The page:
The ongoing Kirwan Commission recommendations to boost public school education will likely be the main topic when the Maryland General Assembly convenes Jan. 8 in Annapolis.
However, state lawmakers will hear other bills that come before them on housing, transportation and other education topics.
The House chamber will be led for the first time to begin a session by House Speaker Adrienne Jones (D-Baltimore County) after the April death of Michael Busch (D-Anne Arundel County), who presided over the chamber since 2003.
Sen. Bill Ferguson (D-Baltimore City), unanimously chosen by the Senate Democratic Caucus for president to replace longtime Sen. Thomas V. Mike Miller Jr., must receive a formal vote from the full Senate next month. Ferguson chose Miller, who’s presided over the Senate chamber for 32 years, to serve as president emeritus.
“You’ve got new leadership. It’s decidedly more progressive than it was before,” said Todd Eberly, political science professor at St. Mary’s College in St. Mary’s, Maryland. “Both of the new leaders know there are huge shoes to fill. Neither wants to give the impression that they are out to replace them, but certainly want to demonstrate that they are capable of succeeding them.”
In addition to new leadership in several committees, Eberly said some bills that failed in this year’s session may come up again in 2020.
For instance, the aid-in-dying bill received approval earlier this year in the House. However, the bill failed in the Senate after Sen. Obie Patterson (D-District 24) of Fort Washington chose not to vote, which resulted in a 23-23 tie.
“There are going to be a lot of folks who aren’t going to be ready to just push everything else aside to solely focus on Kirwan,” Eberly said.
That will be the case for Prince George’s County State’s Attorney Aisha Braveboy. She plans to present legislation to expand the state’s hate crime statute to include cases where hate isn’t the only crime committed.
She also proposes to make strangulation, as it relates to domestic violence, a first-degree assault. It would become a felony with a person convicted to serve up to 25 years in prison and $5,000 fine. The state law currently lists the offense as second-degree assault, a misdemeanor punishable up to 10 years in prison and a possible fine not to exceed $2,500.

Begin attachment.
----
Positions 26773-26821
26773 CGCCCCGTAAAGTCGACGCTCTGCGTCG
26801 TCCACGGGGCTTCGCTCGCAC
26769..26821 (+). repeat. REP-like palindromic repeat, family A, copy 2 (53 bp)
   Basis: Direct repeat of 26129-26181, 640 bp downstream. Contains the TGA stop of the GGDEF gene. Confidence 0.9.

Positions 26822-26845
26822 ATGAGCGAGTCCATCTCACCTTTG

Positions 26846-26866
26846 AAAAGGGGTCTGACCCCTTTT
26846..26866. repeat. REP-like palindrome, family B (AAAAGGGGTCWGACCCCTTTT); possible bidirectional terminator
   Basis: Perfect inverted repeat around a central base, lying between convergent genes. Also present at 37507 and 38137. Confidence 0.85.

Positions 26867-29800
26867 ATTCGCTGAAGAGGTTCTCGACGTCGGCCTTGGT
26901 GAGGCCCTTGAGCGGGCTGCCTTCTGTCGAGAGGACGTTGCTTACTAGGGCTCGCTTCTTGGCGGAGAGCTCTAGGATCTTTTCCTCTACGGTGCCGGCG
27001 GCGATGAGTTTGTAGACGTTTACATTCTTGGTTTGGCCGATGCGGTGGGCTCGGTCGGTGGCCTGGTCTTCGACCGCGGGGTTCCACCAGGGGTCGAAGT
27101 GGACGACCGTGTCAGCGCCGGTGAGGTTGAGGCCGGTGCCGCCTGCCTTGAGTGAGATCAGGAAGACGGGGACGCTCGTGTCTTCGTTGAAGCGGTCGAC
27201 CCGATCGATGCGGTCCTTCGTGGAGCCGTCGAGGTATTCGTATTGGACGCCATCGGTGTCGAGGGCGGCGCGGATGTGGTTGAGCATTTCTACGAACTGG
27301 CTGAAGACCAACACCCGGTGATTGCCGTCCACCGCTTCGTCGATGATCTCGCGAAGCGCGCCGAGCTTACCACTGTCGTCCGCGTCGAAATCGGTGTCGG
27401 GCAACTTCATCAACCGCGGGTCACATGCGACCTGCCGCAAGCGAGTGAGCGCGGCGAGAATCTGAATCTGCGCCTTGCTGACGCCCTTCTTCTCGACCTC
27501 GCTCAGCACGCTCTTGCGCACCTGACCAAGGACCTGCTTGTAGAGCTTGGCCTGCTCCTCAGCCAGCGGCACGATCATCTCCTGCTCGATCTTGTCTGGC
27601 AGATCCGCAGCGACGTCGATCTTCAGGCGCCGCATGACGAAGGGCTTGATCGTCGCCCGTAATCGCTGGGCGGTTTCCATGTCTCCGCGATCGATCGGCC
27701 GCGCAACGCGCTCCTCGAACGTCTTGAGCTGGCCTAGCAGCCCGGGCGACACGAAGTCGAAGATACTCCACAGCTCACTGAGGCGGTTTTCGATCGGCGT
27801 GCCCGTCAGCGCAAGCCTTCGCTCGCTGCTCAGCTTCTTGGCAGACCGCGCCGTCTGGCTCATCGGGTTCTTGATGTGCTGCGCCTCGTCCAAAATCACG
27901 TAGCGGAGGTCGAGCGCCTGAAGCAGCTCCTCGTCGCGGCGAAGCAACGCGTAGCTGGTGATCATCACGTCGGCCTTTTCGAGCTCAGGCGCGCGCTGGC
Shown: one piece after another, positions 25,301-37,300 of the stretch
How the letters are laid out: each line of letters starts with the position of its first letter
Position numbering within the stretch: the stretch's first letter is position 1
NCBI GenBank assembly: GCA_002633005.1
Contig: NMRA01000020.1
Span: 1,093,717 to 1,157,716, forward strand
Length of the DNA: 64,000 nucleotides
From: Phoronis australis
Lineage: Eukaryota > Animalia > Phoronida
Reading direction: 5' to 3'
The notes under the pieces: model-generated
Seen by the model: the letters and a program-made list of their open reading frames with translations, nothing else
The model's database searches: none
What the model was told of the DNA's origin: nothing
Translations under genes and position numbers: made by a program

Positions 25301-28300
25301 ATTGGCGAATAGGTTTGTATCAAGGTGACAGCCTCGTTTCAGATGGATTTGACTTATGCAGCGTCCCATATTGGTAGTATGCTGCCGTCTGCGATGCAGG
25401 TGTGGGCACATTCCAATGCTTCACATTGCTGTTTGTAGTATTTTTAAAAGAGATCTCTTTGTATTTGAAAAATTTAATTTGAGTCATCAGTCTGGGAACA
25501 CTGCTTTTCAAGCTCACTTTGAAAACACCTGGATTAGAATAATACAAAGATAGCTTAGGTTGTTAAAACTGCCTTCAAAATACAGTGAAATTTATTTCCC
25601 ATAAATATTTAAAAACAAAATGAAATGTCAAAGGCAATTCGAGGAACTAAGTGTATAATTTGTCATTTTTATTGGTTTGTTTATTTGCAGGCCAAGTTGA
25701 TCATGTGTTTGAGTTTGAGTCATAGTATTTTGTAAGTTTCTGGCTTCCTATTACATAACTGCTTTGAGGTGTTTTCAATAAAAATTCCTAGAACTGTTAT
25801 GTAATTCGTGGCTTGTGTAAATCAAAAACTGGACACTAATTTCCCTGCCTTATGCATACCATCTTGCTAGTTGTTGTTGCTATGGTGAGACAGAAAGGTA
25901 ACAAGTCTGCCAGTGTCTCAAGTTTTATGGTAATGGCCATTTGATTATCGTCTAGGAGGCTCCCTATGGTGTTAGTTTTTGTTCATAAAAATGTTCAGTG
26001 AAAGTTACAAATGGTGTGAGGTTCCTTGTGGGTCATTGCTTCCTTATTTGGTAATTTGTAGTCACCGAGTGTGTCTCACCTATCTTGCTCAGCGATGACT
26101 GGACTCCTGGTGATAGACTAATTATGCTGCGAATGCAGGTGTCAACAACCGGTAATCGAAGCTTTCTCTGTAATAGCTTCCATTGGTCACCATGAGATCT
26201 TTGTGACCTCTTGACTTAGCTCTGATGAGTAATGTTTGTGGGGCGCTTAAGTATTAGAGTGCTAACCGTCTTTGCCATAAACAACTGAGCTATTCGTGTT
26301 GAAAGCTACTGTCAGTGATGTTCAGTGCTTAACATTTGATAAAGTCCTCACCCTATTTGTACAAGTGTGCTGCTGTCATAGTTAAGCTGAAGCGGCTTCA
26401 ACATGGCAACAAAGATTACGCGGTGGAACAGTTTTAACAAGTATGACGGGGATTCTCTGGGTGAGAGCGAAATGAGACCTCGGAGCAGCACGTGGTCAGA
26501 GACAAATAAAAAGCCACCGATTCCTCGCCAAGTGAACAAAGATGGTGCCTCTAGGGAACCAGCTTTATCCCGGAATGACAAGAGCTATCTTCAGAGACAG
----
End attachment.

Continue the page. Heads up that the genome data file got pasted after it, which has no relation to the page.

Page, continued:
County and municipal politicians, lobbyists, educators and advocates plan to flood the State House during the 90-day session presenting an array of bills for lawmakers to review.
According to www.realtytrac.com, which analyzes housing and foreclosure data, Maryland ranked third in the nation last month in foreclosure rates, with one in every 1,476 housing units. Within the state, Baltimore City and Prince George’s County ranked one and two, respectively.
That’s why Elizabeth Johnson, executive director of Strategic Housing Solutions Inc., has up to six pieces of proposed legislation in the works.
Johnson, of Temple Hills who also serves as housing chair for the NAACP Maryland State Conference, receives help from Beth Jacobson, a former Wells Fargo loan officer.
Jacobson said a nearly 10-year-old Maryland statute requires both the homeowner and bank attorney to present certain paperwork during a foreclosure mediation.
However, she said homeowners and even some lawyers don’t know about the law. Jacobson, who’s attended more than 100 mediations throughout the state, said attorneys who represent the financial institutions are familiar with the law and still don’t present some required documents.
After a session ends, a mediator must file what happened through an electronic system managed by the Office of Administrative Hearing in connection with the state Department of Labor, Licensing and Regulations. Jacobson said meditators only have three choices:
• Mediation was successful.
• Mediation was unsuccessful.
• Borrower didn’t show up.
Because mediators aren’t provided space to summarize what happened and why a meeting may have failed, proposed legislation would allow a mediator, or administrative judge, to alert a circuit court that banks failed to provide requested paperwork. Then an automatic hearing would be held and a judge can decide whether to dismiss the case and not allow a bank to foreclose on a home.
“We’ve got people pretending they know what is going on, but they don’t,” Johnson said. “Our little group has gone up in the weeds for five or six years to learn the behaviors of these banks, lawyers and others. The mediation process is one thing people need to know about.”